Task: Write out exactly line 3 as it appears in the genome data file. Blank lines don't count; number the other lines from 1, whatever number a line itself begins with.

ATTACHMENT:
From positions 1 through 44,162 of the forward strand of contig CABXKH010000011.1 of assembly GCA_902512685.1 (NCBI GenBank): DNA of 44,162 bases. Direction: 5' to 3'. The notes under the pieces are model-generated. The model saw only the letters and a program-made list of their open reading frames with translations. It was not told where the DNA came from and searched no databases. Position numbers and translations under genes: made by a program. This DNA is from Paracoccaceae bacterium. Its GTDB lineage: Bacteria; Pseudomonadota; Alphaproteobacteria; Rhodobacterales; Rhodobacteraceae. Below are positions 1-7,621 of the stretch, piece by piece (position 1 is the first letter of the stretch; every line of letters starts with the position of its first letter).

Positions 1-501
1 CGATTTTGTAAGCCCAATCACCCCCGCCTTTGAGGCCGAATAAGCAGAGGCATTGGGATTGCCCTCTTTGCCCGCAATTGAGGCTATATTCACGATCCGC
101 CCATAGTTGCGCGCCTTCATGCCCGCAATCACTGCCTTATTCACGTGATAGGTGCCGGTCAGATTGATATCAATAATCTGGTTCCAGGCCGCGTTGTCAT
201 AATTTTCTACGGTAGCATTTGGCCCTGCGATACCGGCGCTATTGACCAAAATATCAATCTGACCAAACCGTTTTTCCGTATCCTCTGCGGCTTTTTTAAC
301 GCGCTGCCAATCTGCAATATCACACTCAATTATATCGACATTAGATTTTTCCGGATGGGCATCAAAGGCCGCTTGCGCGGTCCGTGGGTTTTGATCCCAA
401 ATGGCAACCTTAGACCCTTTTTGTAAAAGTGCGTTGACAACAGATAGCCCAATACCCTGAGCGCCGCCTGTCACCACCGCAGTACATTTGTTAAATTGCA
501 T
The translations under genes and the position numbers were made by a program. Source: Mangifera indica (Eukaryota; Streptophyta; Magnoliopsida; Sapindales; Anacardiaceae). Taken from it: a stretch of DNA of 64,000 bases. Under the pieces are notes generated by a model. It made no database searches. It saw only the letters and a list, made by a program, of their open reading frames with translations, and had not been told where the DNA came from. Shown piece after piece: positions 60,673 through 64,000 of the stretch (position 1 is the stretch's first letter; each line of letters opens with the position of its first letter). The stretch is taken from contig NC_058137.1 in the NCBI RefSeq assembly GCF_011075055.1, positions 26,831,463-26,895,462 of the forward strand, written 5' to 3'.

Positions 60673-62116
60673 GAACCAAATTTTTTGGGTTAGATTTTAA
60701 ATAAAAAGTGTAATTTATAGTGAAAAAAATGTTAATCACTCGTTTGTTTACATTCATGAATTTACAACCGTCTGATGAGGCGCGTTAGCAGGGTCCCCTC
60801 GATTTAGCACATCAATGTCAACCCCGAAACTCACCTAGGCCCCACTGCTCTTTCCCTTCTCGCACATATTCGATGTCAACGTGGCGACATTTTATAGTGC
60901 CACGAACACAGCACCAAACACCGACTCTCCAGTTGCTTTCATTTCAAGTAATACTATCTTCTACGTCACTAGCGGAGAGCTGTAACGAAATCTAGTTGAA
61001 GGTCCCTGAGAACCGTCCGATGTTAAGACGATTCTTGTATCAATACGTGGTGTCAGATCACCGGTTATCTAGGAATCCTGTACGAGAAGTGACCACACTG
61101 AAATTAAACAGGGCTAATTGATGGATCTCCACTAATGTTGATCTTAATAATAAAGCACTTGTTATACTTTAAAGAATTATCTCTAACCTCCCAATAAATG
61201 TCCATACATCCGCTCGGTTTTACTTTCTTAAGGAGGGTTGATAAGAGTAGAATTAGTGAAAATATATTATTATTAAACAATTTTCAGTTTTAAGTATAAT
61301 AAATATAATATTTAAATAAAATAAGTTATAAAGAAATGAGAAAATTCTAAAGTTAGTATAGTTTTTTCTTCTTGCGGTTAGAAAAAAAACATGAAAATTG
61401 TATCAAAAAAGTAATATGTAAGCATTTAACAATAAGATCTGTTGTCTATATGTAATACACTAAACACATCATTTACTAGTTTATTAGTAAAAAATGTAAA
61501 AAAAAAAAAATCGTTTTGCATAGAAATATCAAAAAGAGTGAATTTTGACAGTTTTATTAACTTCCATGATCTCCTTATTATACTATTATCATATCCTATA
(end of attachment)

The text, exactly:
1 CGATTTTGTAAGCCCAATCACCCCCGCCTTTGAGGCCGAATAAGCAGAGGCATTGGGATTGCCCTCTTTGCCCGCAATTGAGGCTATATTCACGATCCGC